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Last Updated: Monday, 19 May, 2003, 20:53 GMT 21:53 UK
Suicide blast rocks Israeli mall
Israeli medics evacuate an Israeli man
Israel wants attacks to stop before implementing the roadmap

A suicide blast has killed at least three people in a shopping mall in the northern Israeli town of Afula.

At least 48 people were wounded in the blast - the second suicide attack against Israelis on Monday and the fifth in three days.

The bomber - a 19-year-old female student from the West Bank - was among the dead.

Two security guards who tried to stop her also died in what witnesses described as a huge explosion.

Two Palestinian militant groups - Islamic Jihad and the al-Aqsa Martyrs' Brigade - have said they were behind the attack.

Israel has condemned the attack as "another bloody chapter in the Palestinian history of carnage and terror".

But Defence Minister Shaul Mofaz said it would not signal the end of efforts to implement the international peace plan for the Middle East, known as the roadmap.

President George W Bush also said the roadmap still "stands".

Condemning the attack, Palestinian Prime Minister Mahmoud Abbas urged Israel to accept the roadmap.

Seven passengers were killed by a suicide bomber from the militant Palestinian group Hamas on a bus in Jerusalem on Sunday.

Israel sealed its border with the West Bank and Gaza Strip following that attack.


The attacker, identified as Hiba Daraghmeh, from the West Bank village of Tubas, detonated the explosives as she stepped up to security guards, witnesses said.

"There was a big explosion and my friend and I were blown over backwards," said Etti Pitilon, a border policewoman.

"I saw bodies, but I don't want to think about it," she said.

Saturday, 17 May: Two Israelis killed in Hebron
Sunday, 18 May: Seven bus passengers killed in Jerusalem
Sunday, 18 May: Second Jerusalem attack kills bomber only
Monday, 19 May: Three soldiers hurt in Gaza bombing
Monday, 19 May: At least three people killed in Afula attack

Television pictures showed bloodied casualties lying on the pavement outside the shopping centre, the facade of which had been wrecked by the blast.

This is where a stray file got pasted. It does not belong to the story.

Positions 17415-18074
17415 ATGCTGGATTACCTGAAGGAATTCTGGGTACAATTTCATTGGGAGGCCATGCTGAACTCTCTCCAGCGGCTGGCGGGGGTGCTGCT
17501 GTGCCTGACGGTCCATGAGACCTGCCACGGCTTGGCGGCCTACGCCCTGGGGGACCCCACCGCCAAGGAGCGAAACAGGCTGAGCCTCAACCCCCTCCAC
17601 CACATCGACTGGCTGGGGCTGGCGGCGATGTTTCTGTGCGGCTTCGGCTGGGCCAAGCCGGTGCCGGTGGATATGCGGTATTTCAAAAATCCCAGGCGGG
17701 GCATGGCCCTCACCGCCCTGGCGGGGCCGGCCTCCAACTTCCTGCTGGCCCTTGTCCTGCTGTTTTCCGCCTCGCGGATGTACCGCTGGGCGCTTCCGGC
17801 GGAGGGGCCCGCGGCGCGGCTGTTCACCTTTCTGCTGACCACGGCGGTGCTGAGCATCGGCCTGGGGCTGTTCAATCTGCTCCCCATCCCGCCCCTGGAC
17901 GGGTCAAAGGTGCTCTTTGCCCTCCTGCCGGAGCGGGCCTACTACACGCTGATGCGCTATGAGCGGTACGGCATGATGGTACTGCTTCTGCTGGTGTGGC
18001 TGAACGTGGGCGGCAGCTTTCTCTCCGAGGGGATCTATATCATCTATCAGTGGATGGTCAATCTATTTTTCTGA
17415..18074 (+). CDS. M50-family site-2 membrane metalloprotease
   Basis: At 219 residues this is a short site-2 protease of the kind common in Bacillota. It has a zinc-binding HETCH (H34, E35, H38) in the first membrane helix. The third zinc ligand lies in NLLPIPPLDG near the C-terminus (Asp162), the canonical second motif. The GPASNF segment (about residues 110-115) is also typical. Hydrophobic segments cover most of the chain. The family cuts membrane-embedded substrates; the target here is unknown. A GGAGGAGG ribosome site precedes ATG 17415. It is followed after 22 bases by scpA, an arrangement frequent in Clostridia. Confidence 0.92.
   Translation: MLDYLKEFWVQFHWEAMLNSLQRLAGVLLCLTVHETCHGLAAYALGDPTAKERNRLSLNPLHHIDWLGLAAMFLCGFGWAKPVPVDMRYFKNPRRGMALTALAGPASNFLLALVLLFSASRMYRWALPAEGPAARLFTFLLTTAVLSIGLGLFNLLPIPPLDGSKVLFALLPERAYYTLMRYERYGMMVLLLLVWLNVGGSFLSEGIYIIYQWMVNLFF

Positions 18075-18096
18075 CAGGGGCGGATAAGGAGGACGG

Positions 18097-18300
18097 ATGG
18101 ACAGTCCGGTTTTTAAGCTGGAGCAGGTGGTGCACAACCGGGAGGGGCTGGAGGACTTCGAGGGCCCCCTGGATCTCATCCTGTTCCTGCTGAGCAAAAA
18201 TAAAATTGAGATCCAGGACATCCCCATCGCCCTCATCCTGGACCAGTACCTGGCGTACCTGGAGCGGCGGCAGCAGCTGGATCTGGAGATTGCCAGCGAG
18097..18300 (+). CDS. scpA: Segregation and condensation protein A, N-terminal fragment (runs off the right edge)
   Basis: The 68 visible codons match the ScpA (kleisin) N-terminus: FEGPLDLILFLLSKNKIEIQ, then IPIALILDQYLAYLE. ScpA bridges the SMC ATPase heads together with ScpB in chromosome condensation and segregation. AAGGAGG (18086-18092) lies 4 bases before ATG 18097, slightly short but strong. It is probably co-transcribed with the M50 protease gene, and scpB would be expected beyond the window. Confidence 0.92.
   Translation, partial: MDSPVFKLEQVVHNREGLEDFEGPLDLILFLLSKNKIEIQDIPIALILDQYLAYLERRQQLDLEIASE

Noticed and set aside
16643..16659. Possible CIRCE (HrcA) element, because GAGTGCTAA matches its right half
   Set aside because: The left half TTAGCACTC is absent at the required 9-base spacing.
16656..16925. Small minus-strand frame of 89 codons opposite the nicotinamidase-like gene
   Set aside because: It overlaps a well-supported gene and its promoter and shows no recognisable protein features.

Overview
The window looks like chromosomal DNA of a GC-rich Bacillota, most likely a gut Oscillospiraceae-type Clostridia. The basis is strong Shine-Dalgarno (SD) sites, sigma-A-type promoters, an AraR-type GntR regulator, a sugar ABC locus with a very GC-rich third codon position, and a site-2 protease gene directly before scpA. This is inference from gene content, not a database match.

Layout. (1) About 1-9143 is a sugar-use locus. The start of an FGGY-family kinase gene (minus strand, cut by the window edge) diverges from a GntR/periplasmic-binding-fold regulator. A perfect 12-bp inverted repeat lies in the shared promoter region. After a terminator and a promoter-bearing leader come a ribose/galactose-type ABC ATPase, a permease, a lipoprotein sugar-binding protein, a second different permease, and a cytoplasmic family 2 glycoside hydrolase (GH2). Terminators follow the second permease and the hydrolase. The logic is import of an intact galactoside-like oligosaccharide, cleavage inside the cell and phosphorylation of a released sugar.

Afula, close to the northern border of the West Bank, has seen several similar bombings in the past.

The BBC's Rachel Ellison, who visited Afula, says until recently, everybody in the town - Jews, Christians and Muslims - mixed happily.

Now, she says, the tension is such that some people dare not leave their homes.

She says that in the past two years Afula's Ha'Emek Medical Centre has cared for 700 suicide bomb victims.

'Another bloody chapter'

The Afula attack is the latest in a spate of suicide bombings which have threatened to wreck the US-backed peace plan.

President Bush said the bombers were "sad and pathetic" and vowed that "the roadmap still stands - it is a vision and we will work toward it".

The Israeli defence minister also said it was "too soon to read the last rites of the process".

Israel blames Palestinian leader Yasser Arafat - al-Aqsa is an ofshoot of the Fatah movement he leads.

Scene outside Afula shopping centre
Peace overtures are being put under severe strain
Mr Arafat denies the accusations.

"These attacks are not conducive to Palestinian national interests," his Prime Minister Mahmoud Abbas, also known as Abu Mazen, said in a statement.

"Nevertheless, Israel should accept the roadmap... [which] would open the way for the Palestinian Authority to maintain the law."

Israeli Prime Minister Ariel Sharon cancelled a trip to Washington to discuss the roadmap with President Bush after the Jerusalem bombing on Sunday.

Mr Sharon says he will not accept the plan as it stands.

He says he wants attacks to stop before considering any Israeli moves.

The BBC's Richard Galpin
"The shops had been crowded at the time of the attack"

Israel and the Palestinians



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